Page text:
“What Makes the Red Man Red?” Peter Pan 1953

A combination of assimilation and forced reservations assisted in the control and suppression of the Native American population throughout the 19th and 20th centuries. This attempted control over the Native American population resulted in a type of nostalgic representation of the ‘Indian’[1] through wild west shows, films, pictures and even camp’s. This type of mock play has continued right up to today. Many camps still use tribal names or organize the age groups into tribes instead of groups. At one camp I attended there were the traditional tribal names of Algonquians and Chippewa as well as white contrived names such as Tenderfoot for the pre-school aged children. The appropriation of Native Americans for entertainment purposes, proliferates the American life, and perpetuates the idea of the “Vanishing Indian”.

Disney’s Peter Pan released in 1953, depicts the Native American in Never-Never-Land through grotesque caricature.

The song “What Makes the Red Man Red?” depicts a ceremony around a fire that places the chief’s daughter as a prize for the heroic white Peter Pan, and paints Native Americans as misogynistic when the Chief’s wife continually orders Wendy to fetch and carry as the men dance around the fire. The Native American’s have a ‘detrimental effect’ on the lost boys, making them rude and misogynistic as well as even the littlest boy ends by ordering Wendy around. The Native Americans exist alongside Pirates and Fairy’s implying that they are no more real than these other fictional characters they are depicted with.

Two decades later the depiction of Native American’s had not changed much in the media. In 1971 a PSA created by the Keep American Beautiful foundation created what would later be known as the “Crying Indian Commercial”.

The camera follows a Native American as he paddles a canoe through polluted waters, past industrial plants and onto a heavily littered beach. He then steps out onto the side of the highway where trash is thrown at his feet; he then turns to the camera as a single tear rolls down his cheek. Again, the socially normative perspective on Native Americans, boxes them as the caricature created by the white majority. Perhaps this is one of the reasons people react so strongly to the Native American’s use of Casinos for revenue, after a century of media encouragement people either see Native Americans as extinct (if a population can even be described as extinct) or as having an innate desire to save and protect mother earth.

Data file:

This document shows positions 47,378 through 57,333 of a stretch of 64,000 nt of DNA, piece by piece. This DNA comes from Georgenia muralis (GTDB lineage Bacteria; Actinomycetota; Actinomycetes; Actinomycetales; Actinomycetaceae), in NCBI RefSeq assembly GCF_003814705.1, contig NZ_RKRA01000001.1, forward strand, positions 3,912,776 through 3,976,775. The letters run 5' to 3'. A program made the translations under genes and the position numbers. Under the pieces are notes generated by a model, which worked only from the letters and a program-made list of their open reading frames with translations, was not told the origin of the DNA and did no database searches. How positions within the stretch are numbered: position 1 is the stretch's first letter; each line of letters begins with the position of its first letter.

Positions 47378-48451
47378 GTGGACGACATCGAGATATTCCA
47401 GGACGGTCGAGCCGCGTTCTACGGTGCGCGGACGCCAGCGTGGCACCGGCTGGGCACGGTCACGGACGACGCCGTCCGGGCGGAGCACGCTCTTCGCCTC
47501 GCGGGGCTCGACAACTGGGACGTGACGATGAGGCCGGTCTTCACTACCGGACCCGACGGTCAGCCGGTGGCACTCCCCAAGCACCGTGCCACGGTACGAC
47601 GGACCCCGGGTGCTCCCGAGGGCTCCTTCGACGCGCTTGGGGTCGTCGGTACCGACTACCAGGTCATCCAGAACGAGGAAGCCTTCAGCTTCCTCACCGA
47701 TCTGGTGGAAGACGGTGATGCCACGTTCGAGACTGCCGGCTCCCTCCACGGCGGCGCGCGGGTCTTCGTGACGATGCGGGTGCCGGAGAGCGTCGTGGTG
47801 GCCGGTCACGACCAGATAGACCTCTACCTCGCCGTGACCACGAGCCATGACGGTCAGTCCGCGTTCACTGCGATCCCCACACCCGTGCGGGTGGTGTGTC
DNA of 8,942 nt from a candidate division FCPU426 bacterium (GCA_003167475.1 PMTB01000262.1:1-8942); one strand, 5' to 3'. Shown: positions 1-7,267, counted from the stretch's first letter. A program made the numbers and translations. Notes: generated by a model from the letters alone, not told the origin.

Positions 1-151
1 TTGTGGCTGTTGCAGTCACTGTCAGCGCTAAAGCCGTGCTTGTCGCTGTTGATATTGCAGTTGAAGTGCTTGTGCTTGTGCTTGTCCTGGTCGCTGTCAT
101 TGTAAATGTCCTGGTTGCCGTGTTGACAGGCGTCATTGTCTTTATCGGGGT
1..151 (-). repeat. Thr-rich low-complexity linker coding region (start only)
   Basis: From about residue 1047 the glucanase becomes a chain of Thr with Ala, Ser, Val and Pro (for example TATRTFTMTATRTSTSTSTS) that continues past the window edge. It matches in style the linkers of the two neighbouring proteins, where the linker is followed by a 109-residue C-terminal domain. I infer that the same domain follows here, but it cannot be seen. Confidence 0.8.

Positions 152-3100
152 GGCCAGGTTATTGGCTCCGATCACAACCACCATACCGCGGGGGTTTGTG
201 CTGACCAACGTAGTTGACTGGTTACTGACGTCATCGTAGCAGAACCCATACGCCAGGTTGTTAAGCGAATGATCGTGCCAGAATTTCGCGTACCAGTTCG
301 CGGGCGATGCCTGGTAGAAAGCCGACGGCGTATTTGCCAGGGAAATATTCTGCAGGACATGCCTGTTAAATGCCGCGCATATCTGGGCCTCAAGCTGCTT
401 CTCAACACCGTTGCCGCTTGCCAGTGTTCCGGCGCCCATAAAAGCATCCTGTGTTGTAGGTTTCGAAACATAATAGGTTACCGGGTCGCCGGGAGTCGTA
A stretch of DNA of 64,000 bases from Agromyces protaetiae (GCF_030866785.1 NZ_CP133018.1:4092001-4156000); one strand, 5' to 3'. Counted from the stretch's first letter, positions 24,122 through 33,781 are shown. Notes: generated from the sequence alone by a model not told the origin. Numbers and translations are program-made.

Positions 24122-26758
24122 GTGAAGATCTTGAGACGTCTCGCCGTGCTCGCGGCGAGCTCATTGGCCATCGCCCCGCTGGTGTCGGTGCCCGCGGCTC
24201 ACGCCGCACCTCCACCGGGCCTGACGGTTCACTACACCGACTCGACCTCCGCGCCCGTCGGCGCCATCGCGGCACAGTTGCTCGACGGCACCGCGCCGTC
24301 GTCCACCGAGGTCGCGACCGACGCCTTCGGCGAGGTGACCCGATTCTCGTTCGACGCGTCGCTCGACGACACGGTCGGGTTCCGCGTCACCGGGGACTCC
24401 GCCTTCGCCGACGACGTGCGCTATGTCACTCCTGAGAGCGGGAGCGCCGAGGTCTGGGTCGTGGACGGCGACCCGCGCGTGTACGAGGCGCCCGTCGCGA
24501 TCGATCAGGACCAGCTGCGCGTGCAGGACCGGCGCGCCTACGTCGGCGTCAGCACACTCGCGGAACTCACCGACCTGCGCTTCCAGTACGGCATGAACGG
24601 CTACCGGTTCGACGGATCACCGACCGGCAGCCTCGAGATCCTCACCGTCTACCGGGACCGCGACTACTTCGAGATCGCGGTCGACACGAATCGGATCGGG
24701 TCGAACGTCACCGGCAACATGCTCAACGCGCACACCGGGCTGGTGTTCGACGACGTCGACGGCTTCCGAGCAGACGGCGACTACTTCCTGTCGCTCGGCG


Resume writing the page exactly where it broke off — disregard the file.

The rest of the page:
[1]Beck, David R.M., “The Myth of the Vanishing Race” February, 2001 http://lcweb4.loc.gov/ammem/award98/ienhtml/essay2.html

3 thoughts on ““What Makes the Red Man Red?” Peter Pan 1953

  1. We, the library exhibit group, have encountered quite a few images similar to these representations in the ‘wild west shows’ that often accompanied or were features of the circus in the early twentieth century. Although I think that it isn’t as prevalent now, your examples still show that it exhists. Maybe artists like Kent Monkman will begin to change the stereotypes of native peoples, but I think American’s love that image of the savage warrior (how many children still play cowboys and indians?).

  2. At the Farmers Museum in the Spring it is not uncommon for children to be descending the hill woo-hooing “Indian Style.” I always wondered, where are they getting this? That was until my daughters got their Copy of Peter Pan.
    Disney continues to be #1 in building stereotypes in children’s minds. Watch Lady and the Tramp. It makes me wonder if Disney Studios is in California or Berlin circa 39.

    1. I would say it is unfair to claim Disney are the equivalent of Nazi Berlin. The movie was made in 1953, and the Animator has repeatedly said they would not portray First Nations people in that way if they had made it now. Pocahontas is probably more in line with the political views of today, and I would say that movie is more respectful, though still affirming the stereotypical view of ‘guardian of the land’.
      As an Englishman, I may have issues with our constant portrayal as either evil or homosexual…. Lol

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